Green New Deal climate activists persist despite arrests

1
445
Sunrise Movement protesters outside then U.S. Rep. Nancy Pelosi's office in Washington, D.C. COURTESY PHOTO / SUNRISE MOVEMENT

Students at the College of William and Mary are taking action to advocate for a government response to climate change. Student environmental activist Hannah Ferster ’19 was arrested Dec. 10, 2018 with over 100 other Sunrise Movement protestors during a sit-in at the U.S. House of Representatives offices for the Green New Deal. 

The Sunrise Movement is a youth organizing group focused on advocating for the passage of Green New Deal legislation. The Green New Deal is a series of proposed policies to fight back against climate change with progressive economic and social legislation. 

“After the UN IPCC climate change report, I was feeling pretty despondent about the future of the world and being able to address this threat,” Ferster said. “I read an article about the Green New Deal and Sunrise Movement that was talking about new efforts that had cropped up and were more a positive source of hope. So, I got really excited about Sunrise Movement and what they were doing.”  

Ferster began listening in on Sunrise Movement conference calls and later decided to join the organization at its lobbying day Dec. 10. The lobbying day was focused on the creation of a Green New Deal select committee and included a planned sit-in in front of Democratic leaders’ offices, including House Speaker Nancy Pelosi, and Reps. Steny Hoyer and Jim McGovern.   

Before the lobbying day, activists like Ferster were given protest arrest training to be prepared for being detained by the Capitol police.  

“I went through extensive training,” Ferster said. “They walked us through how to interact with the police and basically if we got arrested what that process would be like.”

“I went through extensive training,” Ferster said. “They walked us through how to interact with the police and basically if we got arrested what that process would be like.”  

Out of 1000 Sunrise Movement protestors, Ferster was among the 143 who were arrested for unlawful obstruction while sitting outside of Pelosi’s office. The protestors were handcuffed and led to a mass holding area where they were detained for six hours. They were let out after paying a cash bail.   

“I feel like that as a cisgender white person that’s a very relatively low risk experience for me and a good way to use that privilege in a way to fight for a cause that I really care about,” Ferster said.  

Ferster said that the urgency of climate change was what pushed her to risk being arrested with the Sunrise Movement.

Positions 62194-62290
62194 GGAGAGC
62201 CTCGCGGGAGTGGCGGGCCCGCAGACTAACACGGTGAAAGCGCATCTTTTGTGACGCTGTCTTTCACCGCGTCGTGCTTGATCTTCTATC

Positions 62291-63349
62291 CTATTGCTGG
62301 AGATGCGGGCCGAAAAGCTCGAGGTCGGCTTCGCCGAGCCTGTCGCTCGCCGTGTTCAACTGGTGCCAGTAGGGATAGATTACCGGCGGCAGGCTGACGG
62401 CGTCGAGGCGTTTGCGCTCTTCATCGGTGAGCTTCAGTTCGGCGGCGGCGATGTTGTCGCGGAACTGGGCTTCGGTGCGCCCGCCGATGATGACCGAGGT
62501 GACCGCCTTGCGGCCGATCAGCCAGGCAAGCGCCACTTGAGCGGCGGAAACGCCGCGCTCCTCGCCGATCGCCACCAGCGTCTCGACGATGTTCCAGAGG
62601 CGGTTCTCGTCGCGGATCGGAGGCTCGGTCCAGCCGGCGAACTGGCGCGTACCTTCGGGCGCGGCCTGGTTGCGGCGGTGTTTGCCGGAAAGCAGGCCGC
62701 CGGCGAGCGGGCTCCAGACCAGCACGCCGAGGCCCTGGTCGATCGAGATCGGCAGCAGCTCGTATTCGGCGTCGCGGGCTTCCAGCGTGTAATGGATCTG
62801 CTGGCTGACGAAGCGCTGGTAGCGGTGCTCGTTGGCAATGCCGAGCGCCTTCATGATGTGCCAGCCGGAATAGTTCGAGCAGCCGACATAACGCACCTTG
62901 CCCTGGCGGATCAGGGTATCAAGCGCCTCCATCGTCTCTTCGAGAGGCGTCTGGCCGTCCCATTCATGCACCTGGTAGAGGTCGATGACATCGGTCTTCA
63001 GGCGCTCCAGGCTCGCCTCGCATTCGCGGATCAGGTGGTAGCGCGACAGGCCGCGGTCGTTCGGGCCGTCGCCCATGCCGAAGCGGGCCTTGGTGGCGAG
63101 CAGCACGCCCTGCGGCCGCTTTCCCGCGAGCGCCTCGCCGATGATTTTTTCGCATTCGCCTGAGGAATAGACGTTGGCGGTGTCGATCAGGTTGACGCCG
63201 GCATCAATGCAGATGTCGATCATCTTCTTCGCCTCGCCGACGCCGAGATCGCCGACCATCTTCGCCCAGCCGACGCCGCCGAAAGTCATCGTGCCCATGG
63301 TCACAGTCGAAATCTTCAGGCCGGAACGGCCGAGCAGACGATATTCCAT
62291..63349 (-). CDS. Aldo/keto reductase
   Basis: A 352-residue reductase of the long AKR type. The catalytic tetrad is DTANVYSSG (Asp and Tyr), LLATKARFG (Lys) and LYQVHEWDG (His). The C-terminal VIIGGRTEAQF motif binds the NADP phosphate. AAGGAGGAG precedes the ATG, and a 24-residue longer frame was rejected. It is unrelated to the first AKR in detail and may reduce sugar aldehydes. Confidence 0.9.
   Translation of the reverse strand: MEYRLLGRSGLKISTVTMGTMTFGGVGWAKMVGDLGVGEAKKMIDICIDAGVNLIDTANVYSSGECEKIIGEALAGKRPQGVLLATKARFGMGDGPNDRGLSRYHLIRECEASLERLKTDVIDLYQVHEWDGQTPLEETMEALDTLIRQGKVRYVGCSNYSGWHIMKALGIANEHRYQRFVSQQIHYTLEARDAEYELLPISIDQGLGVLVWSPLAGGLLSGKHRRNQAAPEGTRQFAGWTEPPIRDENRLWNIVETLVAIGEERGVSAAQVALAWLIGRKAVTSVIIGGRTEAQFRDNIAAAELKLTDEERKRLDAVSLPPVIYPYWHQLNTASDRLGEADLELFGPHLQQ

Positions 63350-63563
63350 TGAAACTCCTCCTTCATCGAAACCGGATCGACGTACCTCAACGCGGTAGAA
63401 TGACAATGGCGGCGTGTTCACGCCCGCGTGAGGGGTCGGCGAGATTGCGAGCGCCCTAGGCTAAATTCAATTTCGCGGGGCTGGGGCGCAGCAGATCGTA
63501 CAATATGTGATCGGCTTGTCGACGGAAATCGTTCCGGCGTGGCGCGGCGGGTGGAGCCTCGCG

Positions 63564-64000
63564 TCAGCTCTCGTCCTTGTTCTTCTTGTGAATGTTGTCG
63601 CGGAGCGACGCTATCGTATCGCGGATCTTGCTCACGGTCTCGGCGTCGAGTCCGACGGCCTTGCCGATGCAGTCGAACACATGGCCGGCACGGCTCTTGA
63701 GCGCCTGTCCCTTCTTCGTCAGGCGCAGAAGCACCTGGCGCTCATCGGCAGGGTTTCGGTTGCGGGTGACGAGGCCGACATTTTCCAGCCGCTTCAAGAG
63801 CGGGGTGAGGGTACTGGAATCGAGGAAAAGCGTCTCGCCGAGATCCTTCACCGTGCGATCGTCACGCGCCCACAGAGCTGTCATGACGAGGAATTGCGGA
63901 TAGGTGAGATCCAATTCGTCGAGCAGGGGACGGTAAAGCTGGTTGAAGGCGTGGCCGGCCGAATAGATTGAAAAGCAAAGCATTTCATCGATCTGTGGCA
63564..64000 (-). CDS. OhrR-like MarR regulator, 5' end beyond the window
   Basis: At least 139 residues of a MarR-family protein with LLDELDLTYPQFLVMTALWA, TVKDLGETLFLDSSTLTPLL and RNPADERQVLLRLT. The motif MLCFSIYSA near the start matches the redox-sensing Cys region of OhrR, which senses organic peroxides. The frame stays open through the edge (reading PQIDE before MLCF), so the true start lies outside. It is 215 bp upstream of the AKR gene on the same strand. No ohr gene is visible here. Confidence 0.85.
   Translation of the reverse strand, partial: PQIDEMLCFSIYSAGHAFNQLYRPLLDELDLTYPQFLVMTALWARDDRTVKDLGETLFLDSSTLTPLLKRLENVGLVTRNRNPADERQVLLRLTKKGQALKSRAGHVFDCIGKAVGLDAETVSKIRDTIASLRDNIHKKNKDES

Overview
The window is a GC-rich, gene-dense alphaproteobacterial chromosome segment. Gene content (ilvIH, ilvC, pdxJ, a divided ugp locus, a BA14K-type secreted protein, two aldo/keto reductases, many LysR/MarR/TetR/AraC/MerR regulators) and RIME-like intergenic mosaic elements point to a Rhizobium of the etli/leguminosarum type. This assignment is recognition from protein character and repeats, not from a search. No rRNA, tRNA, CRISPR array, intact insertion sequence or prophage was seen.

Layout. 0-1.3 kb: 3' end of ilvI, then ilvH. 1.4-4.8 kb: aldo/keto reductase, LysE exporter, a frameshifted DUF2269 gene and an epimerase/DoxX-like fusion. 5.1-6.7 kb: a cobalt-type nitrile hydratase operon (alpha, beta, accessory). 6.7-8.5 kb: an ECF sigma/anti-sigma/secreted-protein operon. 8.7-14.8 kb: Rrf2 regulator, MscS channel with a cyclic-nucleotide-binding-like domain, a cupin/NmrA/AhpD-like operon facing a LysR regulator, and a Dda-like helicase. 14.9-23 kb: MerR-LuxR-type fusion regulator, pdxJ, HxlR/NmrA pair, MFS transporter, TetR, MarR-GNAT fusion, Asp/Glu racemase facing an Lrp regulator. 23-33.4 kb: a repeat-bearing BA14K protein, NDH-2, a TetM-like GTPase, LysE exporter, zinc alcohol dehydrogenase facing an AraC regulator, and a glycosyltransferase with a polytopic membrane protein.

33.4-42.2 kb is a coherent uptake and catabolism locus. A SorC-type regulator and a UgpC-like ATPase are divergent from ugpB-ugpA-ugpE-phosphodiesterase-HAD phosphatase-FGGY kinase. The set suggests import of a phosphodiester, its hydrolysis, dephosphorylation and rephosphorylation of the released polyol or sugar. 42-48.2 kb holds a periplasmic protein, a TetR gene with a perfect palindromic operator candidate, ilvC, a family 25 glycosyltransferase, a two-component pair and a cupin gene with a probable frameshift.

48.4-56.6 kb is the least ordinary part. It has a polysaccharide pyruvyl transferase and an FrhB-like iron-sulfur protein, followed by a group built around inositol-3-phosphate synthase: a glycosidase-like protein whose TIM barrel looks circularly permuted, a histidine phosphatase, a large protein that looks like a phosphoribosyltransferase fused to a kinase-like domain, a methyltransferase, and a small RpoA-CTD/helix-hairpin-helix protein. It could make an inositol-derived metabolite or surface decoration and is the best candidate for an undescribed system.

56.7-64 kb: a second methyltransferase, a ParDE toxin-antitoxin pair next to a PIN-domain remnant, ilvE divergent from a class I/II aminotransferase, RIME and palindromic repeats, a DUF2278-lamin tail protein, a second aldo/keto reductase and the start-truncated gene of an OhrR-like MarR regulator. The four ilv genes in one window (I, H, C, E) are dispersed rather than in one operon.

“A lot of people in power now have been putting this off for forever to the point that we’re actually in crisis mode now,” Ferster said. “I think that we need to have representatives that will be held accountable and actually take action on this problem that is risking the health and safety of everyone.” 

“I think that we need to have representatives that will be held accountable and actually take action on this problem that is risking the health and safety of everyone.”

Ferster and other members of the College’s Student Environmental Activism Coalition are looking to bring Green New Deal advocacy onto campus. SEAC plans to recruit Sunrise Movement members as a branch of its sub-organization. 

Feb. 5, the Sunrise Movement will be hosting a Green New Deal launch party where students will be introduced to goals of the Sunrise Movement. The Sunrise Movement’s national group will also livestream into the event to discuss the strategies of their organization. 

“I feel like in general, William and Mary students are already pretty passionate about getting involved with the legislative process,” SEAC member Kendall King ’19 said. “I think this is exciting for people who are interested in environmental issues.”  

Sunrise Movement hopes to recruit the political base of the College’s students to help lobby for statewide Green New Deal resolutions led by Virginia delegates Sam Rasoul and Elizabeth Guzman. Both delegates have partnered with the Sunrise Movement and other groups like the Virginia NAACP hope to form a Green New Deal coalition. 

“I think with the Green New Deal we’re building a base of people to advocate for climate justice and forcing the conservation,” King said. “I think that this will appeal to people who already love to go canvass for Democratic candidates and whatnot.”  

The Sunrise Movement’s Green New Deal launch party coincides with SEAC’s history of environmental activism and education on campus. Last semester, the organization arranged a climate change and migration panel with groups such as UndocuTribe, the Muslim Student Association, the Middle Eastern Student Association and College staff to initiate a discussion on the overlap between climate change and immigration that contained diverse perspectives. 

SEAC has also raised more than $1000 for anti-pipeline grassroots organizations in Virginia and has sent student protestors to the People’s Climate March and anti-pipeline protest camps. 

“I think one of the most important ways to make an impact on the environment is policy and policy initiative,” SEAC member Alexis Jenkins ’19 said. “In order to make large impacts, doing advocacy for groups like the Sunrise Movement is crucial.” 

Sunrise Movement’s Green New Deal Launch party will be held in Blow Hall 333 from 7-9 p.m.